But Rocketship shouldn’t be alone in these indictments. The entire test score game is rigged. I know for a fact that teachers in regular public schools lie about their data ALL OF THE TIME. Teachers lowball their data at the beginning of the year so they can show huge gains at the end. Granted, there’s some summer learning loss, but there is no way a kid could lose entire grade levels in about 8 weeks.

No way.

When we celebrate schools or programs that tout huge test score gains, rather than asking how it was done, maybe we should be asking, why should we care?

Chilling out on winter break. Can’t sleep.

Examining, for some strange reason, DC Public Charter School Board meeting minutes. I find this stuff so interesting.

I’m looking at contracts. I see one attributed to some strange 7L Group.

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They received $150K from a charter school in SE DC. That’s a lot of money. Well, 7L Group is listed as an Air Quality company. Makes sense, mold and such.

But then, the company has only three employees. How much mold can you remove with only three employees? What is more, the CEO is listed as Laruby May, who is a DC Ward 8 Council member. 

Being the CEO of a mold removal company is not listed in her bio.

I’m no journalist.

I want to say this, and I want to be clear: Eva Moskowitz and her ilk are garbage, they’re garbage human beings and their ideas are garbage.

I’d like to say something else, but I won’t.

You can follow the drama here. 

But seriously, with the “got to go” lists and other minutiae that came out recently, including the repeated failures of education reform policies as evidenced by the metrics that wonks tout for their success, the folks at these foundations and think tanks and charter networks are trashy, garbage human beings.

You’re garbage. Be gone. And that’s really all I have to say about that.


This, according to the Washington Post. 

I say no, absolutely no.

In many cases, charter schools are operated by for-profit entities with boards and shareholders. By law, the rights of shareholders are protected. But in the process of ensuring adequate profits on investments, they are forgetting that they are providing education and not the manufacture of widgets. Additional money will not be reinvested in the school and community. It will become profit. Therefore, it is inevitable that some limited public money will be diverted to for-profit corporations. How much depends on how much below cost the schools can operate.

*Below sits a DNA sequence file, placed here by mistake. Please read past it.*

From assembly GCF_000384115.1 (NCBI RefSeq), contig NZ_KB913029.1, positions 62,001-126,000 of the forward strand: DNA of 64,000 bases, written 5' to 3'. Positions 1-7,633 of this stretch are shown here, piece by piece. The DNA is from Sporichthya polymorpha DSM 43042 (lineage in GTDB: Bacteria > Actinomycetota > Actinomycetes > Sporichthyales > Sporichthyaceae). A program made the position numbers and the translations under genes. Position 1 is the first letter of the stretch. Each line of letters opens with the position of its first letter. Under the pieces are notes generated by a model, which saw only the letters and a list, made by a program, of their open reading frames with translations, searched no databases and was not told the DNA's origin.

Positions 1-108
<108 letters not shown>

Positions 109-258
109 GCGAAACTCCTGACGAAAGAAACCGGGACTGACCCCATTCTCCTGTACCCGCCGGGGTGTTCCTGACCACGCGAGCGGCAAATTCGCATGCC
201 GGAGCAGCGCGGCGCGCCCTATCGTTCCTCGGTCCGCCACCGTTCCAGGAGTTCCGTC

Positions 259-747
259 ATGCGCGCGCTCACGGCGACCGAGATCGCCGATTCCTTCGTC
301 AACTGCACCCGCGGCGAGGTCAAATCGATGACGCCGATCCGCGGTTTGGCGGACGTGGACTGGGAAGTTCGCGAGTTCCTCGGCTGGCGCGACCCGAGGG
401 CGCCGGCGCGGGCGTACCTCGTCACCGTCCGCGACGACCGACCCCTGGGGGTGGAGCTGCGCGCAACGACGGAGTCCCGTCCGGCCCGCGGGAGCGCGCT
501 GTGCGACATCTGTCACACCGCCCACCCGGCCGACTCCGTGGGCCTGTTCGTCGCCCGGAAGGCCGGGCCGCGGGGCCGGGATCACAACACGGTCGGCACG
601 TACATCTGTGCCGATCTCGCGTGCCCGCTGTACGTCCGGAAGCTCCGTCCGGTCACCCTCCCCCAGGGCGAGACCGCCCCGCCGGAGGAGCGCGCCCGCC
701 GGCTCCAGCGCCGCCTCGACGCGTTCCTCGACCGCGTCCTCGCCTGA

Most of the charters in DC are in low-income and highly segregated areas of the city. Funds to those communities are already limited. It is therefore unreasonable for any money, which could otherwise go to the community, to be siphoned off to fatten investors.

DC Public Schools is mulling the idea of turning over all “failing” schools to charters. One thing that is often cited is the autonomy possible in charters in the face of an unyielding bureaucracy. The District is what is unyielding, they are the bureaucracy. They set the rules, and yet they abhor themselves so much that they’d rather turn their primary means of purpose in this world, their schools, to outside entities.


Schools are a hot investment. Schools can be operated at well below cost in a number of ways to ensure adequate return on investment. One, cheaper labor can be hired in the form of interns or interim teachers from alternative certification programs, like TFA. Since those teachers are not beholden to union contracts, they don’t require due process or other expensive protections. A scripted curriculum and strict codes of conduct can ensure that these teachers are easily replaceable one year after another. That means diminished costs related to professional development and other long-term investments in its workforce. Professional development can be turned over to the alternative certification programs that quickly and efficiently train employees for these very specific charter workplaces.

Two, many charters rely on philanthropic gifts to augment budgets. That means public funding becomes less necessary, thus any cost savings can be diverted to profit. These large gifts, in the hundreds of thousands to millions of dollars, are exactly that: gifts that don’t need to be repaid. They can replace public, per-pupil funding entirely, so that public money is siphoned to shareholders. The gift-givers in turn exert some ideological control over the schools and likely receive their own tax benefits related to philanthropic giving. Successful school models can be brought to larger scales, thereby increasing the return on investment.

The autonomy offered to charters is very important to this model of investment so that it works properly. But if this autonomy is touted as a key to charter success, why can’t it be offered to public schools to see if they can enjoy some of that success as well? This kind of autonomy can take numerous forms, from something as small as its own wireless network with greater access to curricular resources all the way up to near complete control over hiring decisions, curriculum, and instructional methods. Charter schools can choose their own food vendors, hold parents accountable in interesting ways, and evaluate their own teachers.

All of these things could benefit a pre-existing public school without engaging in the complicated machinations required to turn public schools into charters. Charterization, coming from the District itself, means they’ve admitted complete and total failure to its most vulnerable populations. If a District is so willing to admit complete and total failure, how can we trust any of their decisions from this point forward? It seems that even its hasty desire for total charterization of the segregated Southeast should be viewed with extreme skepticism.

Perhaps they should also be replaced and others with better ideas should be given an opportunity.

Just a thought.